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Traditional joinery techniques have been utilized for hundreds of years, and have stood the test of time as furniture has passed from generation to generation. We demonstrate, then have students put into practice, a range of joinery used in fine furniture making. We start with the mortise and tenon joint - blind, through, haunched, wedged, floating, draw-bored, angled and doubled, as well as variations like bridle joints and breadboard ends. Carcass joints come next; dado, rabbet, spline, shiplap, tongue and groove. Of course no examination of joinery would be complete without the hallmark of craftsmanship, the dovetail, whether through, lapped or tapered-sliding. In addition to traditional joinery techniques, we will also look at more contemporary fastening methods including dowels, biscuits and pocket screws. Adhesives and their application form an important component of long lasting joinery: we will cover gluing and clamping strategies, as well as the variety of adhesives available to the furniture maker, their characteristics and applications.
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Drawer making and fitting round out the basic techniques of solid wood furniture making. Students are shown a step-by-step process for constructing a well fit drawer in solid wood. We look at the use of drawer slips, material selection to minimize seasonal movement and binding, and the fitting of drawers to compensate for out of square carcasses and allow for inevitable seasonal variations.

  In the second half of the twelve week program, more advanced processes and projects are introduced during the construction of three additional small pieces of furniture, giving students experience with a wide variety of techniques that provide more creative options. Straight and tapered bent laminations, steam bending, kerf bending, the use of bending ply and stack laminating are all processes that can be used to create surfaces and components that depart from a flat plane.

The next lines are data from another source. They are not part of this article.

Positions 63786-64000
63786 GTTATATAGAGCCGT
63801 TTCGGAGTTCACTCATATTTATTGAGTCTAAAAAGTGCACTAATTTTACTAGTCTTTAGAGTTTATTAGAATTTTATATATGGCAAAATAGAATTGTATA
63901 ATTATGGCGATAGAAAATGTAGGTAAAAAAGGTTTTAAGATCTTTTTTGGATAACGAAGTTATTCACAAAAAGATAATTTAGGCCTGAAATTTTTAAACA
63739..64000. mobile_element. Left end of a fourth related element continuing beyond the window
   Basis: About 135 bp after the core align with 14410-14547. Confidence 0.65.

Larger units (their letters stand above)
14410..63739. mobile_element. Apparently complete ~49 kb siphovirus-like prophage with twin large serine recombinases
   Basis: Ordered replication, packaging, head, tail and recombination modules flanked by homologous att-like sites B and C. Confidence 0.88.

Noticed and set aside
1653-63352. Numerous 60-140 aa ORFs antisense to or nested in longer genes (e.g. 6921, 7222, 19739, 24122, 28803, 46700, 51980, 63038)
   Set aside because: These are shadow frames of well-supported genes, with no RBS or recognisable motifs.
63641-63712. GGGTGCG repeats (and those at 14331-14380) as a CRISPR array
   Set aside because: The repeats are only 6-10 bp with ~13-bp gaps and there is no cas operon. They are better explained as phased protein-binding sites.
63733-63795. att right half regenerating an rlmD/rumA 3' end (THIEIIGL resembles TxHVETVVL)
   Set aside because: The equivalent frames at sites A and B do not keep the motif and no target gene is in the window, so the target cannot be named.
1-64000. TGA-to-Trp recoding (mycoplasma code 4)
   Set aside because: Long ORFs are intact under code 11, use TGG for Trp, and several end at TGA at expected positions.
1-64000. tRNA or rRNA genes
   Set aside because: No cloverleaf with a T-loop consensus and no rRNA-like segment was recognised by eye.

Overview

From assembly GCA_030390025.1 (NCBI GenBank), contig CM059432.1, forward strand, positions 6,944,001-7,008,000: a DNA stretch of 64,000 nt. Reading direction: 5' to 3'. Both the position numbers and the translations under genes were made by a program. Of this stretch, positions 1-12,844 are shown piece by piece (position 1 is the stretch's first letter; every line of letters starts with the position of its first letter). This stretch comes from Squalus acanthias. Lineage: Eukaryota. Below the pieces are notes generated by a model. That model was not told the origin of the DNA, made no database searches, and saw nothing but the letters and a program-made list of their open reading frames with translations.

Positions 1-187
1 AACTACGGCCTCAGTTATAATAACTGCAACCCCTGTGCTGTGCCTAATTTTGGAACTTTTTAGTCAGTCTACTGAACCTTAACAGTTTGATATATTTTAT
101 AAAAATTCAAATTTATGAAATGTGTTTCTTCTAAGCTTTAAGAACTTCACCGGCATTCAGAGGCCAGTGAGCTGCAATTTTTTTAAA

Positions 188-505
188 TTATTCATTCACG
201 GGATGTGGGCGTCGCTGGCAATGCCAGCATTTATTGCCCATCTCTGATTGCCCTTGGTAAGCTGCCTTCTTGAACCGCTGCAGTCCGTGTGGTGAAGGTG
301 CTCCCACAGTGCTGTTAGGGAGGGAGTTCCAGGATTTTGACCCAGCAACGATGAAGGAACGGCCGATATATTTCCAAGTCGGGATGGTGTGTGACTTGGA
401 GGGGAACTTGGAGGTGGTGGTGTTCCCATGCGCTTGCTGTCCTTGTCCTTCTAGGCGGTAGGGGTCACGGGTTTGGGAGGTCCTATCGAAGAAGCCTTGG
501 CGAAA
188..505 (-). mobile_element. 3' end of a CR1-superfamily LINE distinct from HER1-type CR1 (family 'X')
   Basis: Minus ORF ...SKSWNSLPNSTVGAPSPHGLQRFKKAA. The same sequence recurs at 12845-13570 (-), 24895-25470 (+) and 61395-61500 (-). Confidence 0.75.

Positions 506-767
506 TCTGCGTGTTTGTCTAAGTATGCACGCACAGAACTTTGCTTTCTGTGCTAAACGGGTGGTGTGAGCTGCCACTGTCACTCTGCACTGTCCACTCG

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In constructing a small wall hung cabinet, students gain experience cutting traditional haunched mortise and tenon raised panel doors using both machine and hand tool techniques. The door of the cabinet is carefully inset and hinged with tight tolerances befitting a finely made cabinet, and fit with a lathe turned wooden pull and hidden magnetic catches. The back of the cabinet features shiplapped construction, and custom made moldings introduce the use of scratch stocks for profiling edge details, and a decorative dentil molding is applied. Flush and secure mounting to a wall is achieved with the use of a hidden French cleat.

A round occasional table comes next, using bent laminations and template routed curved legs. Alternative techniques for creating curved components are also covered, including straight and tapered bent laminations, steam bending, kerf bending, the use of bending ply and stack laminating. These are all processes that can be used to create surfaces and components that depart from a flat plane.
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Finally, veneering techniques and vacuum pressing of both flat and curved panels are utilized in the creation of the top of the round occasional table and an additional small, contemporary bow front cabinet featuring shop sawn veneers and a curved door.


Upon completion of the 12-Week Craftsman Program, students will have gained solid experience and understanding of a wide range of fine furniture making techniques, as well as an introduction to the design of finely made contemporary furniture and a realistic view of the challenges of working professionally.
Hand Tool List

Complete tool kits are available for student use free of charge, but attendees are welcome to bring any of the tools listed below that they already own. We suggest however, that you do not go out and buy new tools until after attending the class.  

- #4 smoothing plane
- #5 jack plane
- adjustable mouth block plane
- shoulder plane
- router plane
- set of bevel edge chisels
- small chisel hammer
- dovetail saw
- 12" combination square
- 2" engineer square
- small bevel gauge
- marking gauge
- chip carving knife
- honing guide
- water stones            
- card scrapers
- scraper burnisher
- 10" bastard cut flat mill file
- large flat head screwdriver
- 12' measuring tape
- pencils
- Sharpie marker
- #4 smoothing plane
- #5 jack plane
- adjustable mouth block plane
- shoulder plane
- router plane
- set of bevel edge chisels
- small chisel hammer
- dovetail saw
- card scrapers
- scraper burnisher
- 10" bastard cut flat mill file
- large flat head screwdriver
- 12' measuring tape
- pencils
- Sharpie marker

- 12" combination square
- 2" engineer square
- small bevel gauge 
- marking gauge
- chip carving knife
- honing guide
- water stones